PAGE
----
Tag Archives: horror movie

Saw (2004) Movie Review

This review of Saw is part of the Saw Franchise Retrospective series in anticipation of this month’s release of Jigsaw.

The first image we see in James Wan’s Saw, now somewhat of a perennial torture porn classic, sets up the illogical world that this series is grounded in. A fitting introduction, one might say. We see Adam (Leigh Whannell, who also serves as screenwriter) underwater in a tub with a key dangling in front of his face. He is holding his breath, but also unconscious. When he wakes, he yanks open the drain and the key disappears forever.

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How long was he out? How could he be alive after Continue reading Saw (2004) Movie Review

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The Poughkeepsie Tapes (2007) Movie Review

Over the past decade, The Poughkeepsie Tapes has become an artifact of horror fandom lore. Initially set for a 2007 release, John Erick Dowdle’s mockumentary profiling of a serial killer was pulled from the release slate and faded away.  In 2014, the film received a light VOD release and vanished again.

On October 10, 2017, The Poughkeepsie Tapes was given, for the first time, a proper release. It is currently available on DVD and Blu-Ray.

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In retrospect, the film feels like the found footage love child of The Blair Witch Project and V/H/S. Talking head interviews frame the story of a serial killer who Continue reading The Poughkeepsie Tapes (2007) Movie Review

Sheitan (2006) Movie Review

This review of Kim Chapiron’s Sheitan is part of the New French Extremity Retrospective series.

The abrupt open to Sheitan is an utter delight. The first image is a closeup on a man’s shocked face. He asks if we’re ready. There is indistinct noise, perhaps in protest, from outside of the frame. He asks again. Then, he begins scratching a turntable, and we are introduced to a rowdy night club that presents us with the energy of the film. Text appears on the screen that reads: “Do not forgive them, for they know what they do.”

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In this night club are three men who are quickly thrown out for one of their transgressions against patrons. The transgressor, Bart (Olivier Barthelemy), has some issues with anger and sexual aggression toward women (and apparently bad breath).

Before being kicked out, however, they meet Eve (Roxane Mesquida), who invites the three men and Yasmine (Leila Bekhti) to her eccentric home in the country, which is filled with Continue reading Sheitan (2006) Movie Review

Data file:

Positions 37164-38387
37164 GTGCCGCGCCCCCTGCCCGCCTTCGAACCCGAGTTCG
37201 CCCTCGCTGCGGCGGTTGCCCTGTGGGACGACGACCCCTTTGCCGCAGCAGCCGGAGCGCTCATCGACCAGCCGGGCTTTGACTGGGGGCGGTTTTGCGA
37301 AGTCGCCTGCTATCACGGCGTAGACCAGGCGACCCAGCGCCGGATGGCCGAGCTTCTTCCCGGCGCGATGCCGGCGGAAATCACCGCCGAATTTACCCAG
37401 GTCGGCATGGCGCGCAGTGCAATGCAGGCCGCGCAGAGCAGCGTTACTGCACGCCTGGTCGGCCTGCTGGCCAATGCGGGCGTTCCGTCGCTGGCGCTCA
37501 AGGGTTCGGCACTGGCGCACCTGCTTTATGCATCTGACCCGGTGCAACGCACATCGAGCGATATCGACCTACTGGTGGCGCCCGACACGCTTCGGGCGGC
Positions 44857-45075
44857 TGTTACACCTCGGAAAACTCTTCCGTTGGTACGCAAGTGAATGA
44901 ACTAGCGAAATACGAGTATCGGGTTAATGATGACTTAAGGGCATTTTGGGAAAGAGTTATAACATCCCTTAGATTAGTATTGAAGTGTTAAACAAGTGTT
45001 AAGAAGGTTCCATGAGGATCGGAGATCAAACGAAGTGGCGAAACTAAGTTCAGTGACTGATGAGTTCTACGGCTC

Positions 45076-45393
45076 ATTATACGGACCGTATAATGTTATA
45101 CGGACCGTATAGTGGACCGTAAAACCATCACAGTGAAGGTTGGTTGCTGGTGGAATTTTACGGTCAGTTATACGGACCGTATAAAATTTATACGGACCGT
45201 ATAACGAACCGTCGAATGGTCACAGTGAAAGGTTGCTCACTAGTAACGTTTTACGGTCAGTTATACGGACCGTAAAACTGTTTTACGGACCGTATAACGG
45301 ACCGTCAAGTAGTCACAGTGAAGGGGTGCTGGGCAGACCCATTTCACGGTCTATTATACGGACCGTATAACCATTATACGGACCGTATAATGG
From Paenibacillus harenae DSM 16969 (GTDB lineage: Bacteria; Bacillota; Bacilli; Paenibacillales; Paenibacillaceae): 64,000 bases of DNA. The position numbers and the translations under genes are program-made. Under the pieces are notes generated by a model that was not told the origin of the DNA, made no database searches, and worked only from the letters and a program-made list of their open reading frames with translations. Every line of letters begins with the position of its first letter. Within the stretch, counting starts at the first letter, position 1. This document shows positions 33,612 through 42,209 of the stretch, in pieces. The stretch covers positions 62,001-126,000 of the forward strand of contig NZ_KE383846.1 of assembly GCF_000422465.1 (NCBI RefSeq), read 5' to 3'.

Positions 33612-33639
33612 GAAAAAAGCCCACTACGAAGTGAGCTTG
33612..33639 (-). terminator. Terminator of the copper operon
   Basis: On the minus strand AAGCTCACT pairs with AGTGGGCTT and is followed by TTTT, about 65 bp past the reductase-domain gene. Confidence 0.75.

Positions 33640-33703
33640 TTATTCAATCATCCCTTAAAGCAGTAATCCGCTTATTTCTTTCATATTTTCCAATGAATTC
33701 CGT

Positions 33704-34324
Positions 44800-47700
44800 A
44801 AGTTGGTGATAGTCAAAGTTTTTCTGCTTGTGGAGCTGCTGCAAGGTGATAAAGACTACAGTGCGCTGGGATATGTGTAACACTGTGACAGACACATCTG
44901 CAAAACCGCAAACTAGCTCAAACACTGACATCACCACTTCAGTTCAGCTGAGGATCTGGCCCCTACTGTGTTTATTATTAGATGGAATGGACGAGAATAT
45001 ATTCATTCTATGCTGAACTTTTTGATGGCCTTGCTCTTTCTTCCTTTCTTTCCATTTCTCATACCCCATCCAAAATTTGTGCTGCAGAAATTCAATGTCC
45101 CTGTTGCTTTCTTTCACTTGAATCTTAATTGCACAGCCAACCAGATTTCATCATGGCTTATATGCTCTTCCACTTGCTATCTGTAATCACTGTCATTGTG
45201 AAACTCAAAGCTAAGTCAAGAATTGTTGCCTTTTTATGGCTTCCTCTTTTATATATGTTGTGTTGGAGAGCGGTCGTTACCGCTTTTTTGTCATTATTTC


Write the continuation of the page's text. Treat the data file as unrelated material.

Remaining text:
Frontier(s) (2008) Movie Review

This review of Xavier Gens’ Frontier(s) is part of the New French Extremity Retrospective series.

Xavier Gens’ Frontier(s) begins similarly to Mathieu Kassovitz’ 1995 drama La Haine. Both begin by mixing real and documentary footage of riots in the streets of France. In both cases they are riots over an intense distrust of the government. For Frontier(s) it is a distrust over a newly elected right-wing government.

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In a way, it feels like Gens is trying to pick up where Kassovitz left off, beginning with an Continue reading Frontier(s) (2008) Movie Review

Inside (2007) Movie Review

This review of Alexandre Bustillo and Julien Maury’s Inside is part of the New French Extremity Retrospective series.

Inside begins, as its title suggests, in utero, with the image of a fetus that is about to be ruptured by an unseen car wreck. Four months later, the survivors Sarah (Alysson Paradis) and her unborn child are ready for the impending birth. It is Christmas Eve, and the newly widowed Sarah is despondent about the prospect of her first baby.

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An understandable apathy, to be certain. The cruelty of having one of the Continue reading Inside (2007) Movie Review

Kuso (2017) Movie Review

“No one will ever save you,” begins the man (Regan Farquhar aka Busdriver) who hijacks a newscast at the beginning of Steve Ellison’s (aka Flying Lotus) cinematic debut Kuso. “Once you’re dead / you’re dead / There’s no coming back.”

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Thus is a fitting prologue into the world of Kuso, the warped, hallucinogenic vision of its musical creator. No one can save you from Continue reading Kuso (2017) Movie Review

Wish Upon (2017) Movie Review

In Wish Upon, endlessly picked-on teenager Clare (Joey King) is gifted a music box with Ancient Chinese lettering on it that her dad (Ryan Phillipe) found in a dumpster. The box allows her seven wishes, at the cost of seven lives.

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And it is not good. Continue reading Wish Upon (2017) Movie Review